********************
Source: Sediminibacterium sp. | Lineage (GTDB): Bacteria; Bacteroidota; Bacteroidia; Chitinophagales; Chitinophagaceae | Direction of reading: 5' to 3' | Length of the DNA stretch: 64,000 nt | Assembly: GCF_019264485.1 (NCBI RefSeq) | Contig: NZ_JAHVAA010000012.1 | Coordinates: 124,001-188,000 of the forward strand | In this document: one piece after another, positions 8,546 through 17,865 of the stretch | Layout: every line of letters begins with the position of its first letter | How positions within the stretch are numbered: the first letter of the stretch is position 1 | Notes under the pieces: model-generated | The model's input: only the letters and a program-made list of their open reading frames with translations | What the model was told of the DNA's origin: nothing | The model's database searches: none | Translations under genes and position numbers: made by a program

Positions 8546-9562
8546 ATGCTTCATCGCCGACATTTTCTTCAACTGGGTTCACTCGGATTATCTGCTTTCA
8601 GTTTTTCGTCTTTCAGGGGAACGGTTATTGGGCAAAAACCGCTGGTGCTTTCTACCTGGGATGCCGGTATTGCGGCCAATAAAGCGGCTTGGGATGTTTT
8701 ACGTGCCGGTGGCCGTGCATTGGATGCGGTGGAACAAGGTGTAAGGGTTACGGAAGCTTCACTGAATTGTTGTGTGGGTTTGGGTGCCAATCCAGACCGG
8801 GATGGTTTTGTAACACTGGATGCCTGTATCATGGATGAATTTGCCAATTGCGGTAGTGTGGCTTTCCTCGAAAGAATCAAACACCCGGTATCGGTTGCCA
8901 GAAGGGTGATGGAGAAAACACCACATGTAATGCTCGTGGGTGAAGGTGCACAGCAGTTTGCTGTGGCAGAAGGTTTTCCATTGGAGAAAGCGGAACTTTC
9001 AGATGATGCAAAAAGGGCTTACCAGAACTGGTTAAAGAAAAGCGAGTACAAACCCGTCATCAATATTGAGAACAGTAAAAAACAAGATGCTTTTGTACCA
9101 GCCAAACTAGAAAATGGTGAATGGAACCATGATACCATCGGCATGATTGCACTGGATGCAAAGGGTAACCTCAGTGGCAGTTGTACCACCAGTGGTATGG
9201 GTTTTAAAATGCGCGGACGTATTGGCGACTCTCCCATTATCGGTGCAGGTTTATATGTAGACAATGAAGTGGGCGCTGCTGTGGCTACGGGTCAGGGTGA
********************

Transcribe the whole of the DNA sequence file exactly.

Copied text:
Source: Sediminibacterium sp. | Lineage (GTDB): Bacteria; Bacteroidota; Bacteroidia; Chitinophagales; Chitinophagaceae | Direction of reading: 5' to 3' | Length of the DNA stretch: 64,000 nt | Assembly: GCF_019264485.1 (NCBI RefSeq) | Contig: NZ_JAHVAA010000012.1 | Coordinates: 124,001-188,000 of the forward strand | In this document: one piece after another, positions 8,546 through 17,865 of the stretch | Layout: every line of letters begins with the position of its first letter | How positions within the stretch are numbered: the first letter of the stretch is position 1 | Notes under the pieces: model-generated | The model's input: only the letters and a program-made list of their open reading frames with translations | What the model was told of the DNA's origin: nothing | The model's database searches: none | Translations under genes and position numbers: made by a program

Positions 8546-9562
8546 ATGCTTCATCGCCGACATTTTCTTCAACTGGGTTCACTCGGATTATCTGCTTTCA
8601 GTTTTTCGTCTTTCAGGGGAACGGTTATTGGGCAAAAACCGCTGGTGCTTTCTACCTGGGATGCCGGTATTGCGGCCAATAAAGCGGCTTGGGATGTTTT
8701 ACGTGCCGGTGGCCGTGCATTGGATGCGGTGGAACAAGGTGTAAGGGTTACGGAAGCTTCACTGAATTGTTGTGTGGGTTTGGGTGCCAATCCAGACCGG
8801 GATGGTTTTGTAACACTGGATGCCTGTATCATGGATGAATTTGCCAATTGCGGTAGTGTGGCTTTCCTCGAAAGAATCAAACACCCGGTATCGGTTGCCA
8901 GAAGGGTGATGGAGAAAACACCACATGTAATGCTCGTGGGTGAAGGTGCACAGCAGTTTGCTGTGGCAGAAGGTTTTCCATTGGAGAAAGCGGAACTTTC
9001 AGATGATGCAAAAAGGGCTTACCAGAACTGGTTAAAGAAAAGCGAGTACAAACCCGTCATCAATATTGAGAACAGTAAAAAACAAGATGCTTTTGTACCA
9101 GCCAAACTAGAAAATGGTGAATGGAACCATGATACCATCGGCATGATTGCACTGGATGCAAAGGGTAACCTCAGTGGCAGTTGTACCACCAGTGGTATGG
9201 GTTTTAAAATGCGCGGACGTATTGGCGACTCTCCCATTATCGGTGCAGGTTTATATGTAGACAATGAAGTGGGCGCTGCTGTGGCTACGGGTCAGGGTGA